Physicists create extremely compressible ’gas of light’

In the lecture hall at University of Bonn (from left): - Frank Vewinger, Leon Es

In the lecture hall at University of Bonn (from left): - Frank Vewinger, Leon Espert Miranda, Erik Busley, Christian Kurtscheid, Julian Schmitt, Andreas Redmann, Kiran Karkihalli Umesh and Martin Weitz. Photo: Volker Lannert/University of Bonn

Study by the University of Bonn could pave the way to new types of highly sensitive sensors

Researchers at the University of Bonn have created a gas of light particles that can be extremely compressed. Their results confirm the predictions of central theories of quantum physics. The findings could also point the way to new types of sensors that can measure minute forces. The study is published.

If you plug the outlet of an air pump with your finger, you can still push its piston down. The reason: Gases are fairly easy to compress - unlike liquids, for example. If the pump contained water instead of air, it would be essentially impossible to move the piston, even with the greatest effort.

Gases usually consist of atoms or molecules that swirl more or less quickly through space. It is quite similar with light: Its smallest building blocks are photons, which in some respect behave like particles. And these photons can also be treated as a gas, however, one that behaves somewhat unusually: You can compress it under certain conditions with almost no effort. At least that is what theory predicts.

Photons in the mirror box

Researchers from the Institute of Applied Physics (IAP) at the University of Bonn have now demonstrated this very effect in experiments for the first time. "To do this, we stored light particles in a tiny box made of mirrors," explains Dr. Julian Schmitt of the IAP, who is a principal investigator in the group of Martin Weitz. "The more photons we put in there, the denser the photon gas became."

The rule is usually: The denser a gas, the harder it is to compress. This is also the case with the plugged air pump - at first the piston can be pushed down very easily, but at some point it can hardly be moved any further, even when applying a lot of force. The Bonn experiments were initially similar: The more photons they put into the mirror box, the more difficult it became to compress the gas.

However, the behavior changed abruptly at a certain point: As soon as the photon gas exceeded a specific density, it could suddenly be compressed with almost no resistance. "This effect results from the rules of quantum mechanics," explains Schmitt, who is also an associate member of the Cluster of Excellence "Matter and Light for Quantum Computing" and project leader in the Transregio Collaborative Research Center 185. The reason: The light particles exhibit a "fuzziness" - in simple terms, their location is somewhat blurred. As they come very close to each other at high densities, the photons begin to overlap. Physicists then also speak of a "quantum degeneracy" of the gas. And it becomes much easier to compress such a quantum degenerate gas.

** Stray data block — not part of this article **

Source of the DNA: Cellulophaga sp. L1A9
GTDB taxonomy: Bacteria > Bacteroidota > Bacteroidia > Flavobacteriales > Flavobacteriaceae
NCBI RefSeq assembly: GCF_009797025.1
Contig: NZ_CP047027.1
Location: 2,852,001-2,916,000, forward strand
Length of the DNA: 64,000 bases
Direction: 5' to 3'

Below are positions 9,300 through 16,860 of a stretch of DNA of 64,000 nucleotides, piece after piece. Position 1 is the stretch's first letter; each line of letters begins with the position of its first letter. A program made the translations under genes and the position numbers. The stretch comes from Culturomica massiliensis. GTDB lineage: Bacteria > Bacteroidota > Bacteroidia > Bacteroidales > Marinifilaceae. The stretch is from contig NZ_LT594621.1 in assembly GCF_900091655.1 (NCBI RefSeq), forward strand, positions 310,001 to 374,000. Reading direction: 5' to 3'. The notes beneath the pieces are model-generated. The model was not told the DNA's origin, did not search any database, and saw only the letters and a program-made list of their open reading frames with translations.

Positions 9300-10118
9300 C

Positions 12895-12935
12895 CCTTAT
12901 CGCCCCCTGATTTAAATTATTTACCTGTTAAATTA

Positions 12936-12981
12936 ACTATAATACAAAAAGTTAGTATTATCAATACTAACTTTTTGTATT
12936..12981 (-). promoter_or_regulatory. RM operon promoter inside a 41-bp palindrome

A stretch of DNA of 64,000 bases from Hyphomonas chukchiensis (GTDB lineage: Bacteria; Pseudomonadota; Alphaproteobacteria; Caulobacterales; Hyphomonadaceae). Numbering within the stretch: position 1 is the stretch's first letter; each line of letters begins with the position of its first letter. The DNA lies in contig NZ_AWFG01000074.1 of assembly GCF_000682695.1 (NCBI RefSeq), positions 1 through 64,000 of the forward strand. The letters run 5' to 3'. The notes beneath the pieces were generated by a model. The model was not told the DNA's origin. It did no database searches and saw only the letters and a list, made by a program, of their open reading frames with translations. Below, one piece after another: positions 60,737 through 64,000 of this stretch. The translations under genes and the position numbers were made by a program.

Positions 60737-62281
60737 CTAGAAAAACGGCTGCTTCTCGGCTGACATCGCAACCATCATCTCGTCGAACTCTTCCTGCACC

Self-organized photons

If the overlap is strong enough, the light particles fuse to form a kind of super-photon, a Bose-Einstein condensate. In very simplified terms, this process can be compared to the freezing of water: In a liquid state, the water molecules are disordered; then, at the freezing point, the first ice crystals form, which eventually merge into an extended, highly ordered ice layer. "Islands of order" are also formed just before the formation of the Bose-Einstein condensate, and they become larger and larger with the further addition of photons.

The condensate is formed only when these islands have grown so much that the order extends over the entire mirror box containing the photons. This can be compared to a lake on which independent ice floes have finally joined together to form a uniform surface. Naturally, this requires a much larger number of light particles in an extended box as compared to a small one. "We were able to demonstrate this relation in our experiments," Schmitt points out.

To create a gas with variable particle number and well-defined temperature, the researchers use a "heat bath": "We insert molecules into the mirror box that can absorb the photons," Schmitt explains. "Subsequently, they emit new photons that on average possess the temperature of the molecules - in our case, just under 300 Kelvin, which is about room temperature."

The researchers also had to overcome another obstacle: Photon gases are usually not uniformly dense - there are far more particles in some places than in others. This is due to the shape of the trap which they are usually contained in. "We took a different approach in our experiments," says Erik Busley, first author of the publication. "We capture the photons in a flat-bottom mirror box that we created using a microstructuring method. This enabled us to create a homogeneous quantum gas of photons for the first time."

In the future, the quantum-enhanced compressibility of the gas will enable research into novel sensors that could measure tiny forces. Besides technological prospects, the results are also of great interest for fundamental research.


This site uses cookies and analysis tools to improve the usability of the site. More information. |